Joanne Kitson is a professional artist specializing in equestrian art and animal portraiture. Joanne’s passion for equine subjects goes back to her childhood when she spent as much time as she could at her local stables, riding and tending to the ponies. This teamed with a keen interest in art from a young age meant that horses quickly became her main inspiration. After receiving her first commission at the age of fifteen Joanne progressed to build a large body of work and through word of mouth began to sell her work in local art exhibitions as well as receiving more commissions to paint animal portraits.
Joanne is often credited for the amount of anatomical detail she includes in her work. This developed as a result of having access to her own horse from which she made various studies. “I finally got my own horse at the age of 17, a rescue case named Shadow, a beautiful bay Anglo-Arab gelding. Shadow became my companion and muse over the next couple of years, and it was also during this time that I started to take the study of anatomy seriously, and would often spend hours sitting in Shadow’s field observing and sketching him and his field mates from life, analyzing equine conformation, color, and movement”.
Although no longer a horse owner, Joanne is a keen rider to this day and finds her regular and close contact with horses essential to her art. Joanne now maintains a practice based on observations from life and her own photographic source material. By making sketches from the life she has developed an uncanny ability to capture the individual personality and characteristics of her subjects. This ability has thrilled clients and collectors alike and her work now hangs in private collections in the UK, USA, and Canada. Joanne enjoys an enviable international reputation in her field of animal portraiture.
5. Melina Buntschu
Mélina Buntschu, alias Mébu, is a 31-year-old artist of Friborg origin, born in Geneva. Since her early childhood, she has been drawing animals out of passion.
In 2013, she obtained her Federal Certificate of Capacity as a 3D Designer as well as her professional artistic maturity at the School of Applied Arts in Geneva. The same year, she was accepted directly into the 1st year at the Ecole d’Art Cantonal de Lausanne in Industrial Design. Unfortunately, life circumstances have meant that she will not complete this training.
Doubt is a formidable guest, it sneaks in and then settles.
A vicious friend who can turn everything upside down with a snap of his fingers. I feel like this meerkat,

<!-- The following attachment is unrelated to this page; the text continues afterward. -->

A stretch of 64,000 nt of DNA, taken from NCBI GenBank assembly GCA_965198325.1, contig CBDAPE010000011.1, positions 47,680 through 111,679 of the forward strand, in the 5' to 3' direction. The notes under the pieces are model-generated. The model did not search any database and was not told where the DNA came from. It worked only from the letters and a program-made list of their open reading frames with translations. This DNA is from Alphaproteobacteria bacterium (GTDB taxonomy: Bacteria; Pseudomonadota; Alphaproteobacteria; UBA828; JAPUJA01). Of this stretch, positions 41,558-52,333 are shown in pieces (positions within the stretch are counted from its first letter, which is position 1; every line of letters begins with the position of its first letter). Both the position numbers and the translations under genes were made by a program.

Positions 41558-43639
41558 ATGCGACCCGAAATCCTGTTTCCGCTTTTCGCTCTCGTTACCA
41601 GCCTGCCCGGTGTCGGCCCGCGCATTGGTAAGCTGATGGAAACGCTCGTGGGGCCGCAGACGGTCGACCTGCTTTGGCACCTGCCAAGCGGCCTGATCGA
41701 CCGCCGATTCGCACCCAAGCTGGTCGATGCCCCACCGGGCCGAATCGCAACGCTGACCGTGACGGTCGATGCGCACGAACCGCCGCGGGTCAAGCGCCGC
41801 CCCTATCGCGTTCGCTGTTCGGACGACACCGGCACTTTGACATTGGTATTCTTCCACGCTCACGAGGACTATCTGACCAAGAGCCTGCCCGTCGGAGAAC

on the lookout, head turning in all directions, to face the doubts that never leave me.The doubt (https://www.melinabuntschu.com/emotions)
With an active and determined temperament, she found a job as a Visual Merchandiser, which she held for more than 6 years. During this professional experience, she was led to manage artistic projects related to the scenography of shop windows and the presentation of products.
In 2014, alongside her professional activity, she launched the Mébu adventure. She creates animal portraits of all kinds, in acrylic on canvas. A way for her to reconnect with drawing, and her love for animals and to escape from her daily life.
Since 2015 she exhibits and participates in various events as an animal painter. She offers live painting and exhibits at charity evenings for animals. She exhibited for the first time in a gallery during a collective exhibition in 2019. In the meantime, she participated in craftsmen’s markets and other designer events.
It was at the end of 2020, after becoming aware of her state of physical and mental health, that she decided to give her Mébu activity a whole new dimension. She discovered digital art and experimented with this new technique and these various possibilities. It was in this awareness and this artistic discovery that Mélina decided to launch the Emotions project.
Some amazing work was done by these artists. They also support many causes, and charities and are active participants in protecting the inhabitants. The portraits are a marvel, captured with such high detailing and showcasing the individual personality and characteristics of the subjects.